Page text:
The intention was then to begin layering color with Verithin pencils, but the paper was so slick that Verithin pencils made very little impact. Reluctantly, I switched to Prismacolor. Beginning with Dark Brown, Indigo Blue and Dark Green, I darkened the cast shadow and layered Goldenrod over the cheek and poll.
To conclude this session, I layered Dark Brown, Dark Green, Indigo Blue and Black Cherry over the area that was once the cheek strap in an effort to more completely blend remaining edges.
I then used rubbing alcohol to blend the colors. I used an old toothbrush to apply the alcohol and scrub a little to further blur the remaining edges, then set the painting aside to air dry.
Colors Used: (Prismacolor) Yellow Ochre, Goldenrod, Mineral Orange, Pumpkin Orange, Dark Umber, Indigo Blue, Tuscan Red, Sienna Brown, Black
Once the alcohol blending was dry, I discovered with some disappointment that it, too, had been a poor decision. I was well past regret by this point and thinking about a drastic crop.
Sometimes, though, a painting gets to the point at which I think no further damage can be done and that I may as well try one more thing. If the ‘one more thing failed’, I could then consider a crop. So I picked up a pencil and began another round of color application.
The colors above were layered in random order throughout the jowl above and below the head stall. My goal at this point was to restore the ‘natural’ color of the horse’s coat in this area. I had hoped to completely conceal the edges of the now absent halter, but I ran out of time and natural light and decided to stop for the day at this point.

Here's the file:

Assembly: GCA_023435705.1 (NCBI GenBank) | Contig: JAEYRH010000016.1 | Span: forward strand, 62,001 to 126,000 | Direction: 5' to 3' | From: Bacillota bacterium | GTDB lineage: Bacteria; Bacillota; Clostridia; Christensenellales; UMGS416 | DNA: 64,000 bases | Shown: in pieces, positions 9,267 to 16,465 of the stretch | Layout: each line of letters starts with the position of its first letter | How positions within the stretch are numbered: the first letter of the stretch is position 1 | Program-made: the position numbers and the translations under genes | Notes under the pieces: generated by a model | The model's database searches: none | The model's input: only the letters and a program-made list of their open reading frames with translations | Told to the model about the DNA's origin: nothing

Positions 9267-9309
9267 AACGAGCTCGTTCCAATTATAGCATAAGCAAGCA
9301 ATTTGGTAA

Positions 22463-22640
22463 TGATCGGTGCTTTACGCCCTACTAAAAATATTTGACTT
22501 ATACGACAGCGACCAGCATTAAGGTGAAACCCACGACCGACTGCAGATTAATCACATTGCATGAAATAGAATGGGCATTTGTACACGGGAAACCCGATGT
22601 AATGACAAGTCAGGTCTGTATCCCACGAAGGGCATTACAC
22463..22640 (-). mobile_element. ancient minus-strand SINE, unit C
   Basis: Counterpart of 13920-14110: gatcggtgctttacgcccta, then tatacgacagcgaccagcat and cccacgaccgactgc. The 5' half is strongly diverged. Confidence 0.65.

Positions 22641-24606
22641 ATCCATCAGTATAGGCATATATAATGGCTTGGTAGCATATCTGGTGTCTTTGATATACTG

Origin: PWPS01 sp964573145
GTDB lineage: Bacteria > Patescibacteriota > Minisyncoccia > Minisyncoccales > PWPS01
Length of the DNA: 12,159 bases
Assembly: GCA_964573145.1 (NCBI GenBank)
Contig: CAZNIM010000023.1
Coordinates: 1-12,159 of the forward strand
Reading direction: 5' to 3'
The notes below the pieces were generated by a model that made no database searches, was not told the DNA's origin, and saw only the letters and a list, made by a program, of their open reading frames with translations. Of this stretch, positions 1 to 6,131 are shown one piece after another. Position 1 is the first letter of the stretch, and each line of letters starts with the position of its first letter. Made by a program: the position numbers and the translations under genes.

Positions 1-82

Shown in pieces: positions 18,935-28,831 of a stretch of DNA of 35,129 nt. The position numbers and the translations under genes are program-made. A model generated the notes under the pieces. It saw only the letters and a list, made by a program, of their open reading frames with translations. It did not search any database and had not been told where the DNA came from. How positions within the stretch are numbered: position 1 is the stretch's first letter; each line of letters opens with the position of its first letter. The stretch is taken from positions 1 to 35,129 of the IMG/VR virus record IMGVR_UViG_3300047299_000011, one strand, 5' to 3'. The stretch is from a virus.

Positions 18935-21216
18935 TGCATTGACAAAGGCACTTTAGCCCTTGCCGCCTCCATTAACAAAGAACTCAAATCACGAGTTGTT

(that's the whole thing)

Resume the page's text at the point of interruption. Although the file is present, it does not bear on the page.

At the end of the day, the painting wasn’t very appealing.
Colors Used: (Prismacolor) Dark Brown, Pumpkin Orange, Yellow Ochre, Sand, Black Grape, Indigo Blue, Dark Green
I expected to see ruin and disaster when I looked at the painting this morning. I was disappointed! There was none! The painting looked pretty good in person and when I photographed it, the digital image looked good, too.
This is what I saw. What a delightful surprise.
I needed additional reference materials, so I retrieved photographs of heads, necks, and shoulders, as well as the original photograph of the primary reference photo.
I then spent an hour painting the horse, focusing on the jowl, but also working through the poll and face, building color and saturation as I also corrected the problems remaining from yesterday.
Because I was working over previous work, I used heavier pressure this time around. 5 to 7 on the 1-t0-10 pressure scale throughout that area. Over the poll, I was able to get away with lighter pressure (3 to 4) because I hadn’t used the sticky stuff to remove that color.
In the end, the painting looked at least as good as it did before I made that fateful error in judgment. I believe the more monochromatic color theme will be an improvement over the composition that included blue, but there’s still a lot of work to do.
One thing I do know… Buckles & Belts in Colored Pencil will not be completed by the end of March. But that’s okay. Considering the fact that it looked like an abject failure only a few days ago, I’ll be happy to have it finished whenever that happens!